An exciting aspect of recovery is making new, sober friends who may have similar experiences and understanding the challenges of sobriety. Be open to their connections with people met in support groups or at their treatment center. Interacting with these individuals can help your newly sober friend or relative stay connected to the recovery community. They can continue receiving the support they need to achieve long-term sobriety.
Don’t Micromanage Their Sobriety
Some friends and relatives go out of their way to monitor their loved ones’ sober living to make sure they stay abstinent. They may follow their loved ones, questioning them about their plans and whereabouts. They may even start snooping in drawers and cabinets, looking for signs of drug and alcohol use. While these behaviors may seem helpful, in reality, they are often overbearing, negative, and alienating to newly sober people.
Understand that your sober loved one knows the consequences of resuming drug and alcohol use. They’re responsible for taking charge of their recovery. Part of addiction recovery is mastering skills that can help you avoid triggers and handle difficult situations without alcohol or drugs. Hovering over your loved ones may set them back in their recovery and prevent them from becoming more independent and sober individuals.
Consider Attending Open Meetings
Alcoholics Anonymous (AA) and Narcotics Anonymous (NA) meetings allow newly sober individuals to share their experiences related to drug and alcohol use. These support group meetings are highly beneficial for those in recovery. They allow them to bond and network with peers who can relate to their situations.
If you feel that you need to better understand addiction and recovery, consider going to an open AA or NA meeting. You can hear stories from others in recovery. Open AA and NA meetings are for anyone interested in learning more about the experience of alcohol use disorder. Closed meetings are limited only to people who think they have a problem with drinking or substance misuse.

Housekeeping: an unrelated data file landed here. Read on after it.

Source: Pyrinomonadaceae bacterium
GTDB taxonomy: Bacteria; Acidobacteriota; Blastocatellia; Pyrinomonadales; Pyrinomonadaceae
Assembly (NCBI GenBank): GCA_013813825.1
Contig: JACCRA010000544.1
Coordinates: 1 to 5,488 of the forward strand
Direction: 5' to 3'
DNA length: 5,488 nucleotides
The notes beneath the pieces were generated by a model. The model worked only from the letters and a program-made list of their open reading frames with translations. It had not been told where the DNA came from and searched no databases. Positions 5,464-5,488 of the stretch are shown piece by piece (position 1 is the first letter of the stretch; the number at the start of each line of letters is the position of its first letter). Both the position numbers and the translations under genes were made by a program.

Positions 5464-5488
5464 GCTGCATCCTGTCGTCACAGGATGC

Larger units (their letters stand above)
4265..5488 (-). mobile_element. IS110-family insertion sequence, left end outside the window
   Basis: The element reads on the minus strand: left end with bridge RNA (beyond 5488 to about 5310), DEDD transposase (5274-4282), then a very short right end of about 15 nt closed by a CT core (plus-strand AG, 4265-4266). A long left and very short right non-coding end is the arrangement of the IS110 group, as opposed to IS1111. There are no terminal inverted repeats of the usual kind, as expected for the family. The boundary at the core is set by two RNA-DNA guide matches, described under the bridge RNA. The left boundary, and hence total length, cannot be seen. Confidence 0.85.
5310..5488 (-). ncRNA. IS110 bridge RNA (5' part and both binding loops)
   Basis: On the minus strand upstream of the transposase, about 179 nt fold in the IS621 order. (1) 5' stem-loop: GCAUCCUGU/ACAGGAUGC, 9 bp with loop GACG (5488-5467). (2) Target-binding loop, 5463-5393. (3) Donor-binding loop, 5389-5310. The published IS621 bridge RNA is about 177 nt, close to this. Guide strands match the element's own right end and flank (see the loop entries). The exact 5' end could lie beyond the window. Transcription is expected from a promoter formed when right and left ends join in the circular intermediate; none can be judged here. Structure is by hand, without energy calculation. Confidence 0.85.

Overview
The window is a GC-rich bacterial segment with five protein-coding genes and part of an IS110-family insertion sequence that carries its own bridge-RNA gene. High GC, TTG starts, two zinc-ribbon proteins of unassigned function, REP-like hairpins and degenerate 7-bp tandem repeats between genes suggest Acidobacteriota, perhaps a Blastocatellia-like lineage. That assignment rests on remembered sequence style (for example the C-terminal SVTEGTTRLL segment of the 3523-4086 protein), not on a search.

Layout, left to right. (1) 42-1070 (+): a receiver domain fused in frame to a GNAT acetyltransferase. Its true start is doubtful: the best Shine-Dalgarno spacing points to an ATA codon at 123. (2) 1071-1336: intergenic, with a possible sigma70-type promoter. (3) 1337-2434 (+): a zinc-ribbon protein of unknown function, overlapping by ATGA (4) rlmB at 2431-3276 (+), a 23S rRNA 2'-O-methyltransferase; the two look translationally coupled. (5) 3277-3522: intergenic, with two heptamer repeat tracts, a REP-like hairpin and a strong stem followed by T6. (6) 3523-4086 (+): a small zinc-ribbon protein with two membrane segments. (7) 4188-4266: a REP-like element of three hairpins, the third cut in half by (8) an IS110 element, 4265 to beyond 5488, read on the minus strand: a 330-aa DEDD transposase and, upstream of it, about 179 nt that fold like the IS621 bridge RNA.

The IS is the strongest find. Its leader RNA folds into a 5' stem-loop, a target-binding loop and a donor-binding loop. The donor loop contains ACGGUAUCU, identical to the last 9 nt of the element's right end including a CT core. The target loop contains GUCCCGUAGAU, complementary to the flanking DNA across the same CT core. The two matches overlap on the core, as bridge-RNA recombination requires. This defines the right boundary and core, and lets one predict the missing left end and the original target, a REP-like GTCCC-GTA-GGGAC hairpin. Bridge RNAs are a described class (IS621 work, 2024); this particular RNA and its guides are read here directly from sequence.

Or, you can attend an Al-Anon meeting, a support group for people whose lives have been affected by someone’s drinking. People who attend Al-Anon (or Nar-Anon) meetings can share tips on how to talk with someone who’s newly sober.
Understand Your Friend May Have Sponsors and Other Outlets
A newly sober person may feel most comfortable talking to addiction treatment professionals, AA or NA sponsors, and peers in recovery. They know they can lend an ear without passing judgment. These individuals may help them feel more positive about sobriety and teach them new coping mechanisms. Those can both help them get through difficult days.
Don’t feel hurt or offended if it seems like your newly sober friend or relative is using outlets other than you. These other individuals likely have more experience dealing with addiction. They can provide your loved one with the advice and support they need right now to stay sober.
The Recovery Team in Lake Park, Florida, offers residential and outpatient treatment for active addiction and mental health disorders. We’re devoted to helping people from all walks of life who suffer from substance use and the disease of addiction. Contact us today at (800) 817-1247 to learn more about our services and make an appointment.